Oh, how I wish you could be visited by three ghosts this Christmas. But I suppose the voices of the American people will have to do, because you will hear from us. Letter by letter, phone call by phone call, one voice at a time until you have heard from everyone whose lives you have altered with your policies; until you have been haunted by the voices of those who died so you could balance a budget; until you are face to face with your bootstrap lie more times than you can count.
My husband and I are self employed, with well managed pre-existing conditions. As it happens, we are not on any sort of government assistance. Like most Americans, the aspects of the ACA that benefit us the most aren’t the subsidies — they’re the provisions of the law that allow us access to insurance in the first place.
If you have your way, we will have to shut down our business to seek employee based health care, or we will be thrown into your “high risk pool,” where we will undoubtedly receive sub-par care which could leave us too ill to work (and then we would need assistance). In other versions of your plan, we would have no health care at all, which could have all sorts of consequences. Our American dream is possible because we are healthy, but you would turn it into a nightmare.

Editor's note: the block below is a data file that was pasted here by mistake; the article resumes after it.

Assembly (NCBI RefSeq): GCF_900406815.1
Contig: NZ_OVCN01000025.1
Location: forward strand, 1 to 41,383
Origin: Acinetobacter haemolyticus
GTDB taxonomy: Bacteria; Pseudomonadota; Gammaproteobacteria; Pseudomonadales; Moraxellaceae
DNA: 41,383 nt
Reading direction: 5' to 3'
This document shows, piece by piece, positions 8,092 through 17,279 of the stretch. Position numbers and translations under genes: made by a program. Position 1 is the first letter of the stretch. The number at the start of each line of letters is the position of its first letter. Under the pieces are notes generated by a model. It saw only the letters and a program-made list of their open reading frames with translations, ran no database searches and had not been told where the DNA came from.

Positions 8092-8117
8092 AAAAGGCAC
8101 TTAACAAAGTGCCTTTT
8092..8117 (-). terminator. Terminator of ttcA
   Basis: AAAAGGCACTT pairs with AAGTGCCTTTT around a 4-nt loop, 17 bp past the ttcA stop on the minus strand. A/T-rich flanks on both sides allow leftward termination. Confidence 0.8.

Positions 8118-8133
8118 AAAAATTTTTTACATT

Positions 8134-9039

I don’t have any conciliatory messages of hope or reconciliation or forgiveness to offer you, because it should be the other way around. I am saddened at the idea of being governed by the latest in a very long line of men whose idea of “what is best for the country” means gleefully stripping away my chance at a better life. And I am angry on behalf of the families of all those who will die without access to life saving care and assistance.
Like millions of Americans, I believe that you do not care about us, but you have the chance to prove us wrong. You have already secured your name in the history books, Mr. Ryan. Now is when you determine what will be written about you.